What Should I Consider When Buying a Business?

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  • Written By: Ken Black
  • Edited By: Andrew Jones
  • Last Modified Date: 07 March 2020
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Buying a business can be one of the most important and life-altering decisions a person can make, but there are a myriad of things to keep in mind. Without knowing the right questions to ask, or dealing with the right people, the dream scenario could turn into a nightmare. Doing your homework ahead of time is the key to getting what you want, and protecting yourself from a bad investment.

One of the most important considerations when buying a business is to look at the track record of the business. While past performance is not a guarantee of future success, it certainly can be a major factor. Businesses should be agreeable to opening up the books for inspection prior to the sale. Any business that does not offer this opportunity raises serious doubts about its own viability.

The buyer should also take the time to make sure he or she knows what they are getting with the business. Equipment, existing inventory, client lists and other similar factors will be very important. They will also be major contributing factors to the overall price being negotiated. Each of the items should be listed, or there should be a comprehensive agreement that all equipment and inventory will be part of the deal.


Another thing to consider when buying a business is the motivation of the seller. As with any small business, the core customer group is very important. If the seller is retiring, that is one thing. If there is the chance the seller will start up a competing business and take customers away from the new owner, that could be devastating. Insisting on a non-compete contract that would prohibit the seller from operating a similar business within a certain geographic radius is a common step taken to prevent this from happening. The specifics will depend upon the nature of the business.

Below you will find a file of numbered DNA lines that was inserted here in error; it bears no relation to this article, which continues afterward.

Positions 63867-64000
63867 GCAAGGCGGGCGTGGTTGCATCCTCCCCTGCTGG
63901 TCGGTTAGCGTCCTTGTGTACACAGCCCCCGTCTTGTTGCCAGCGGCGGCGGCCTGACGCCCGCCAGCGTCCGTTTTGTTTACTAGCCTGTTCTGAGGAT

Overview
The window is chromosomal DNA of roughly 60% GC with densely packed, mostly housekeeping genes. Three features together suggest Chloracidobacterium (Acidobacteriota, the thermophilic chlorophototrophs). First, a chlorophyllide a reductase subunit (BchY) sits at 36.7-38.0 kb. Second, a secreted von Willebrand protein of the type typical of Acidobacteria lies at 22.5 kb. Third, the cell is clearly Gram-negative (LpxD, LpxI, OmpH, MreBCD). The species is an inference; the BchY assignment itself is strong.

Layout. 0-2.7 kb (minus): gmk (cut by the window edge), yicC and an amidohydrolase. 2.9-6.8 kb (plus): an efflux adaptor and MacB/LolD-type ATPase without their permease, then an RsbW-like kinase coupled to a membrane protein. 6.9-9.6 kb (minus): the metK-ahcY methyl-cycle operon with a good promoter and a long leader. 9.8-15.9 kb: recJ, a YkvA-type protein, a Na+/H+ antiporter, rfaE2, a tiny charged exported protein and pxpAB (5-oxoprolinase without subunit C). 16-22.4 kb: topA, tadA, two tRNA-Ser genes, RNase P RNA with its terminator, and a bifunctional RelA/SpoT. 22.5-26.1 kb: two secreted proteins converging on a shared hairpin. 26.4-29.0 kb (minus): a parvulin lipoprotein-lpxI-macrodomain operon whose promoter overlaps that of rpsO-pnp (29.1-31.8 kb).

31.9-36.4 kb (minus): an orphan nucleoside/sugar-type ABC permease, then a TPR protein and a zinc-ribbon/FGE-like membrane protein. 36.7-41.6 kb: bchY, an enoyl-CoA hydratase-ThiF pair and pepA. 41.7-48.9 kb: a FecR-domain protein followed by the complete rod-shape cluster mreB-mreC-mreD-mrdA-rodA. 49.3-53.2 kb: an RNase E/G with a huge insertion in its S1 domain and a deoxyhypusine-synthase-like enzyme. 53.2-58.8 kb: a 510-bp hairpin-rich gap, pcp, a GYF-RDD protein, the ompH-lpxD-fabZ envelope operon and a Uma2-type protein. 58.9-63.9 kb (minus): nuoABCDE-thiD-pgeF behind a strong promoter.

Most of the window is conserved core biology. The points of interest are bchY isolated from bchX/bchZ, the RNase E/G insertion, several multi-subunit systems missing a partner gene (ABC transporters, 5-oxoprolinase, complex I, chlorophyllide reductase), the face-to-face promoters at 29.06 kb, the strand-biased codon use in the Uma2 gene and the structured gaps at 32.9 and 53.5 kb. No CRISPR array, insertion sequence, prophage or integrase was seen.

Before buying a business, it is also important to learn as much about the business as possible. The more familiar one is with the business, the better the chances of success. Some owners may offer to stay on as an employee, or may agree to hire a prospective buyer as an employee for a short period of time so that the new owner can become familiar with all aspects of the operation.

In addition, financing is often another key factor when buying a business. A bank will want evidence that the investment is a good one. That may require coming up with a business plan, or demonstrating past performance. Checking the credit rating of the new buyer is also a standard practice. If a larger down payment can be made, this may lead to more favorable interest terms.



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